Thrive Tries It: How to Eat Tomato Sauce for Breakfast, Lunch, and Dinner

January 5, 2016

Three meals. One bottle of tomato sauce. Could I incorporate this pasta staple into breakfast, lunch, and dinner?

When met with this latest Thrive Tries It challenge, I instantly wanted to make spicy eggs in purgatory, a sumptuous recipe for a traditional Italian breakfast dish (also known as shakshuka in the Middle East), dreamt up by our food editor Merce Muse. Okay, maybe not follow her recipe exactly—Merce’s version calls for tomato paste and a can of diced tomatoes. I’m no cooking pro, so I recruit my in-house personal chef—aka my tinkering, mad scientist boyfriend, Jeff, who loves to go rogue in the kitchen—to help adapt the recipe.

He also moves like a lightning bolt in there—as I painstakingly review the ingredients list and google tomato paste-to-sauce conversions, he’s already sliced and sautéed the onions and garlic. (This is why I’m usually not the one cooking, people!) We go ahead and throw in about double the amount of tomato sauce (tomato-basil, to be exact) for tomato paste. After cooking up the rest of the ingredients and simmering the mixture, we crack the eggs over top and pop the cast iron skillet into the oven.

I take charge of making sure the eggs get cooked through—and yes, I kind of mess it up. Convinced the dish doesn’t look done after 10 minutes, I let it bake for another five or 10 minutes. No biggie—they’re kind of more like flattened hard-boiled eggs now, but … They taste great! Just the right amount of spice for a morning meal with a kick. Breakfast: check!

We keep it simpler for lunch with one of my favorite fail-safe dishes: a light bowl of angel-hair with a little bit of tomato sauce, sliced roma or grape tomatoes, and sautéed mushrooms. In this delicate dish I can really taste the sweetness of the sauce—perfection! Lunch: check!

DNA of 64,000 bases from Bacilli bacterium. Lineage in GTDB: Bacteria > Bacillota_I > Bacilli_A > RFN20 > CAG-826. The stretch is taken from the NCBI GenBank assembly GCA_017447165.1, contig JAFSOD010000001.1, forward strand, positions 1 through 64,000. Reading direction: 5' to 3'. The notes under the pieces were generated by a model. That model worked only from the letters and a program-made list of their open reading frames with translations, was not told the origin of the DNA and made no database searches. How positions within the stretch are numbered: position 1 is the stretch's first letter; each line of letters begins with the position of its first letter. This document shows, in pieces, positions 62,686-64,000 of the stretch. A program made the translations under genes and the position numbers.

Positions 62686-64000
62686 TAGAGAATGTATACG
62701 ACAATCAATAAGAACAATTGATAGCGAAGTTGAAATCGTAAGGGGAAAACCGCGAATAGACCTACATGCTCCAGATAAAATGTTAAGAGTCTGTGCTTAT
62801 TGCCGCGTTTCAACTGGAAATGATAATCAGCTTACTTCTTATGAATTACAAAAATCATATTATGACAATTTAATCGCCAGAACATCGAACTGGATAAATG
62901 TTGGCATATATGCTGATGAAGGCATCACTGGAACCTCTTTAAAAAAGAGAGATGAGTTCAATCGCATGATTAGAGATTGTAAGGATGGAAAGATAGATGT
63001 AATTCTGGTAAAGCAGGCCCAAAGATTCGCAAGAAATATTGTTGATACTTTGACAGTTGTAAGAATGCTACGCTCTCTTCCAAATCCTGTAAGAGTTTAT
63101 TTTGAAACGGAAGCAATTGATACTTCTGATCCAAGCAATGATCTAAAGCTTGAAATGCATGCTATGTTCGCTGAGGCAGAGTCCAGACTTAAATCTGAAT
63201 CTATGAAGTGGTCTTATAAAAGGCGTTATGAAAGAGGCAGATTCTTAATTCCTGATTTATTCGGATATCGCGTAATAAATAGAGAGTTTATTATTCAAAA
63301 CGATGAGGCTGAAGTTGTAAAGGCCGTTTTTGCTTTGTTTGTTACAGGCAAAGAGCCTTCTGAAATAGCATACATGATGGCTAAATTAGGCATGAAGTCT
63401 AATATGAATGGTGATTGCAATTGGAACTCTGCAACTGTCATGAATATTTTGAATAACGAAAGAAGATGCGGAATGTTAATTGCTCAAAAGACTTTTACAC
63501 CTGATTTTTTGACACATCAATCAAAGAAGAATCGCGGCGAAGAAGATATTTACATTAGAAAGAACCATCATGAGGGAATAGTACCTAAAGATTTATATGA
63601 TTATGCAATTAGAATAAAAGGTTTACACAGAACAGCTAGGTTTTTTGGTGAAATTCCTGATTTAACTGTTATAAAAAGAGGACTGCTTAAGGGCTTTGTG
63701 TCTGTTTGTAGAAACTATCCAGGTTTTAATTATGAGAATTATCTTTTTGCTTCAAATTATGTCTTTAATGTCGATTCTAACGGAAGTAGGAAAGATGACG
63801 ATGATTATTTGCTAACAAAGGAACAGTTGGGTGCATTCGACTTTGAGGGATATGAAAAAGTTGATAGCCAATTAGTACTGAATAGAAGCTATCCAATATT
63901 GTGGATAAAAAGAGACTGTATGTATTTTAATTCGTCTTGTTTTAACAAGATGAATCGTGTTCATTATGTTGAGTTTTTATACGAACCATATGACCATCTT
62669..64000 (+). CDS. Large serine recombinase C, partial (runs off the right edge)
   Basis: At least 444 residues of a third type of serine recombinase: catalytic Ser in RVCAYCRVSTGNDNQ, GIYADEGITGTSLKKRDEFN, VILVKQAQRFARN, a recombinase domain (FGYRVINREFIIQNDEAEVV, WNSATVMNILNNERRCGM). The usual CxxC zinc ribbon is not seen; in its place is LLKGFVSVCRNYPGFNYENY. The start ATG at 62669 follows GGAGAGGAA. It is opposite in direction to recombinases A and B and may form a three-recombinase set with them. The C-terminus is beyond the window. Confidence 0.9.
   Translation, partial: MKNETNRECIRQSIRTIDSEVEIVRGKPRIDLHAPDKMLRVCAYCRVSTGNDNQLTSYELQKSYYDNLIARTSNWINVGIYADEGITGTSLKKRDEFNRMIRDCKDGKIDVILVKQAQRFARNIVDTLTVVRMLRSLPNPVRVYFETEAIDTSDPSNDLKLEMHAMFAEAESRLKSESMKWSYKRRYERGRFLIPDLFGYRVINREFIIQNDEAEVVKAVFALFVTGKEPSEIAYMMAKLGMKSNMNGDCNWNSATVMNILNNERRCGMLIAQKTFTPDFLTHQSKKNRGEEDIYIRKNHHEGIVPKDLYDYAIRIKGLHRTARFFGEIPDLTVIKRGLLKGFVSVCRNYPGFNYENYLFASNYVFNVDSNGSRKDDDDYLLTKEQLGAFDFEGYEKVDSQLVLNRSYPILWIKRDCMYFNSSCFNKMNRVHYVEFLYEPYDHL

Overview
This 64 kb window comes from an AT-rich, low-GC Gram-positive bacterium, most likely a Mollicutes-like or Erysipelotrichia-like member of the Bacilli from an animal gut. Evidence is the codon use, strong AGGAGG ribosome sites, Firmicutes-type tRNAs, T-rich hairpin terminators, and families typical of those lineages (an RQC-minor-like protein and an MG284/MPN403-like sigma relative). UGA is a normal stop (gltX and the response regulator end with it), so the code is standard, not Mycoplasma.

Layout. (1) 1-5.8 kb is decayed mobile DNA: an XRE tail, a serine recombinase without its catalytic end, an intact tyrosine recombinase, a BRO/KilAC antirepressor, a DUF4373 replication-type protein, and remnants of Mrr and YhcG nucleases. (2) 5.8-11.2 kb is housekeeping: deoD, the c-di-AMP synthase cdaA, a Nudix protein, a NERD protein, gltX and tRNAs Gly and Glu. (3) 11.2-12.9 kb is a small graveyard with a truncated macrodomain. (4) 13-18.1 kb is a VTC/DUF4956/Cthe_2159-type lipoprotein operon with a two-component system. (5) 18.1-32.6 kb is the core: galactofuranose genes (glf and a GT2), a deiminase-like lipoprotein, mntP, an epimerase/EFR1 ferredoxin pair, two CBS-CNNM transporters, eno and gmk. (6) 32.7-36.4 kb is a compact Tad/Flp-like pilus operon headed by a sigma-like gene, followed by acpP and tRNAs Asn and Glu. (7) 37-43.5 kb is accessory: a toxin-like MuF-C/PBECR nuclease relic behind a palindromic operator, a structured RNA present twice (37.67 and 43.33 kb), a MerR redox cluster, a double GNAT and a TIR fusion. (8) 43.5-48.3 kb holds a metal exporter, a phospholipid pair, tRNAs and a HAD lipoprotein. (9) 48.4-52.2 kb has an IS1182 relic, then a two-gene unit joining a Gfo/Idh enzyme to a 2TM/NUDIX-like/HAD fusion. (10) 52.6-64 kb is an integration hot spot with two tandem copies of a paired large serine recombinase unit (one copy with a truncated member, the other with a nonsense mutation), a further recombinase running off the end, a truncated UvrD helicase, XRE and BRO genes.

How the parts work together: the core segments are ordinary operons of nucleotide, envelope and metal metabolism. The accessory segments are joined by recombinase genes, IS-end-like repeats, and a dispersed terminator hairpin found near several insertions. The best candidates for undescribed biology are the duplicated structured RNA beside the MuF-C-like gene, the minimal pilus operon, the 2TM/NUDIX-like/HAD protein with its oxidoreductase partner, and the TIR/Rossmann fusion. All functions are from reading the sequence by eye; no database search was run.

Since this particular sauce is made from San Marzano tomatoes, one of the key ingredients in traditional Neapolitan pizza, I decided that iconic dish—topped with the tomato-basil sauce, sliced buffalo mozzarella, halved plum tomatoes, and a generous sprinkling of ribbons of fresh basil—was in order for dinner. Bear in mind, I don’t have a 1000-degree stone oven in my kitchen, so this pie isn’t exactly true to the real thing you would find in Naples, where they take this pizza very seriously.

Jeff has his own from-the-heart, tried-and-true recipe for pizza dough. He’s been known to show up to parties with stacks of fully homemade-from-scratch pizzas—and they all get inhaled. He explains the process to me, but I let him do the handiwork. Here’s the recipe:

Pizza Crust

Yield: 2 to 4 pizza crusts
Active Time: 20 minutes
Total Time: 24 hours


1 packet yeast
2 ½ cups water
6 cups flour, plus more for texture
1 teaspoon sugar
2 teaspoons salt


First, test the yeast to make sure it’s good by mixing one packet yeast in 2 ½ cups water, then adding 1 cup flour and 1 teaspoon sugar. Wait two hours until it bubbles and turns spongy—if it does, the yeast is good. This process is also supposed to help give the bread more flavor.

Put 5 cups flour into a large mixing bowl, pour in the spongy yeast and water mixture, and mix until it forms a batter. Add 2 teaspoons salt. (Be sure not to mix salt with yeast until after this process, since too much direct contact with salt can kill the yeast, stopping the dough from rising.)

Mix until all flour is absorbed, cover, and refrigerate overnight (the mixing bowl should be twice as big as the batter so the dough has room to rise.)

When ready to cook, knead the dough while adding more flour until it turns stretchy without breaking. Knead for no longer than 5 to 10 minutes—over-kneading will turn it into regular white bread dough, rather than bubbly pizza dough. After kneading, let sit for 1 to 2 hours at room temperature.

Roll out the dough (if it sticks to surfaces, that’s a good thing) and let it sit for 10 more minutes. Transfer to a pizza pan, layer on the toppings, and cook at 400 degrees for about 30 to 35 minutes.

For a finishing touch, I grate some parmesan onto the crust before baking—sacrilege, I know, but in the spirit of experimentation, it feels right. The end result: good pizza, but not great, since we ambitiously made two pies and had to be conservative with the last of the sauce left in the jar. More sauce would have made all the difference—because no joke, this stuff is seriously tasty. Dinner: check! And just in time for a Saturday night basketball game.

Mission accomplished! Tomato sauce for BLD wasn’t so weird after all. It doesn’t have to be relegated to a bowl of spaghetti. Try subbing it in for the typical ranch sauce in huevos rancheros. Smear it onto bread as a condiment for grilled cheese. Use it to braise short ribs. The possibilities are endless, even if you aren’t a master chef.

Photo credit: Alicia Cho

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Dana Poblete

Dana's love for all creatures under the sun (bugs, too) drives her in her advocacy for ethical eating, environmental sustainability, and cruelty-free living. A natural born islander, she surfs when she can, and writes, always.


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